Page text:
“Wherever there's a princess in need of rescue, I am there,” Paul Rudd's relentless Prince Charming informs Sesame Street's favorite pink heroine Abby Cadaby in her newest DVD that focuses on not just the letter P but also activities that begin with the sixteenth letter of the alphabet including playing pretend and problem solving.
Even though he hopes to save Abby and her friends Rosita and Penguin from any unfortunate situations that may arise including losing a roller skate and getting stuck on a balcony or in a mailbox, Rudd fears he's become “a failure, an absolutely gorgeous failure,” when the young Muppets figure out how to rescue themselves, often with the employment of teamwork.
Frustrated by the fact that the solutions he's most famous for carrying out in storybooks don't apply to any of the incidents the trio of pretend princesses stumble into during the course of an afternoon, the prince is nonetheless thrilled when he discovers that sometimes you can have more fun by making things up as you go along such as when Abby decides it's time to play Princess Football.
Rudd is one of two movie stars who pay a visit to arguably the most famous fictitious street in the world along with Natalie Portman who joins her pal Elmo for some good old fashioned Princess and the Elephant make believe. And in addition to the spot-the-celeb fun, this enjoyable forty-five minute DVD also boasts two bonus episodes of Sesame's new CGI animated spinoff series Abby's Flying Fairy School.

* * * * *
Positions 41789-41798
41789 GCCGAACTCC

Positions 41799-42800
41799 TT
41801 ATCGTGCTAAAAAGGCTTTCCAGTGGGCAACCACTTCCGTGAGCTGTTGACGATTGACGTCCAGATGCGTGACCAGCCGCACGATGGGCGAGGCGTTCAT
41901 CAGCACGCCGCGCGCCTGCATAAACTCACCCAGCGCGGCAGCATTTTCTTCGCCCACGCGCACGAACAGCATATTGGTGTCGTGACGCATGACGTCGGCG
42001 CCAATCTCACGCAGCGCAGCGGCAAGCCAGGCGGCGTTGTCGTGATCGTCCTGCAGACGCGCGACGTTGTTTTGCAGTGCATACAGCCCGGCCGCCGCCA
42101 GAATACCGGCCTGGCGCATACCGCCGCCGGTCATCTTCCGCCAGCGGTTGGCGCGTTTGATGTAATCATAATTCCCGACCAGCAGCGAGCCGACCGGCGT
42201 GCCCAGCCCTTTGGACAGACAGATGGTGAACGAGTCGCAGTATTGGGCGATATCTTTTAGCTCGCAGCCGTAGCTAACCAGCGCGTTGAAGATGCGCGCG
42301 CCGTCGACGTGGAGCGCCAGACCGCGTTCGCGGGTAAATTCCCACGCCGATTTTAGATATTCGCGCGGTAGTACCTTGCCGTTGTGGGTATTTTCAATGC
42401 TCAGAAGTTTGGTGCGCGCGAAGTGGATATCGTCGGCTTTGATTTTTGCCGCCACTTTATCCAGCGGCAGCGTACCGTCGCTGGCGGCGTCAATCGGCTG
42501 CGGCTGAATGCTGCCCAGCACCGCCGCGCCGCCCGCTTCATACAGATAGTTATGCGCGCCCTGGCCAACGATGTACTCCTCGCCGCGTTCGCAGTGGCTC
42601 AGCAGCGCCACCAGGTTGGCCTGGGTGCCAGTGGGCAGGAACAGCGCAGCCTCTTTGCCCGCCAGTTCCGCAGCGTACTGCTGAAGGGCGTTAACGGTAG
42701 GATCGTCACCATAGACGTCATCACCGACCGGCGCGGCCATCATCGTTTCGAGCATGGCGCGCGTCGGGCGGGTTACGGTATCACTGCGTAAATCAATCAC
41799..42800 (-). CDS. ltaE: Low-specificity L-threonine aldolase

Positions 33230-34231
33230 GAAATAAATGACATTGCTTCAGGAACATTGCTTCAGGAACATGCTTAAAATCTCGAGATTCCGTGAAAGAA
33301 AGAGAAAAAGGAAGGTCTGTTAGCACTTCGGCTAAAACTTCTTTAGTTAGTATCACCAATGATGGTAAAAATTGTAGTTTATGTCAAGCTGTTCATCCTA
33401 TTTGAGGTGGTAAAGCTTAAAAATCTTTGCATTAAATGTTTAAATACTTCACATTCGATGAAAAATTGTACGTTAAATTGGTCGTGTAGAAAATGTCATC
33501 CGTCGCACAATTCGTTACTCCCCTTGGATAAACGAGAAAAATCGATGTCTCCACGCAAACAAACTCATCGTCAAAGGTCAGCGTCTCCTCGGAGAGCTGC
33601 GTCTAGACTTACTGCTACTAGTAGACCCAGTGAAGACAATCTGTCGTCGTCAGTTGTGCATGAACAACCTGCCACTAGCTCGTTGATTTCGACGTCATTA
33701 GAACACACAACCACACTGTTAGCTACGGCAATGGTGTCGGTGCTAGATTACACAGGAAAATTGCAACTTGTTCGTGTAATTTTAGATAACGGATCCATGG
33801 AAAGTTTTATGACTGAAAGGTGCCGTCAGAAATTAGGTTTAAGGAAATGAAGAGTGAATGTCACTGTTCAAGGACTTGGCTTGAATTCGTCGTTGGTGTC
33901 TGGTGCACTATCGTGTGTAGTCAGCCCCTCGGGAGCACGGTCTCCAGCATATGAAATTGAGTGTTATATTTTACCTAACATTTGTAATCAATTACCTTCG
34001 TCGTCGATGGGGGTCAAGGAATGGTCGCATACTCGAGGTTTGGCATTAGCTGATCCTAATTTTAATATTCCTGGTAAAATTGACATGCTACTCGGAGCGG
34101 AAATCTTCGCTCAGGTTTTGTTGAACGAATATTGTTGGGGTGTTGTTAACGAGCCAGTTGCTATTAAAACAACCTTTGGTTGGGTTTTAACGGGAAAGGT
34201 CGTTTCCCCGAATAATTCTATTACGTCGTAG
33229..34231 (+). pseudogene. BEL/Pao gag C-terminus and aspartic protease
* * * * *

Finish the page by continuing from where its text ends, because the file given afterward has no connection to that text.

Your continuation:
Likewise, the main program features a number of shorter segments that all compliment each other nicely from musical numbers to humorous game playing as the characters urge viewers to join them in working on identifying as many words that start with the letter P as possible while visiting Mr. Hooper's store.
Despite this, structurally it would've been better to insert the sequence where Elmo first teaches Abby how to make believe before the fun begins to introduce the key activity. And while I was surprised by the sexist writing on the back of the DVD box that only describes parenting tips from the masculine point-of-view, overall it doesn't detract from the delight of the disc's contents in the slightest.
Colorful, educational and worthy of repeat viewings, the best part about Abby and Friends is that it encourages interaction, inviting children tuning in to help the Muppets solve the problems even faster than Rudd's meddlesome prince, which still makes Sesame Street head and shoulders above the rest of preschool programming for never being content to simply entertain without trying to simultaneously inform.
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FTC Disclosure: Per standard professional practice, I received a review copy of this title in order to evaluate it for my readers, which had no impact whatsoever on whether or not it received a favorable or unfavorable critique.
Labels: TV on DVD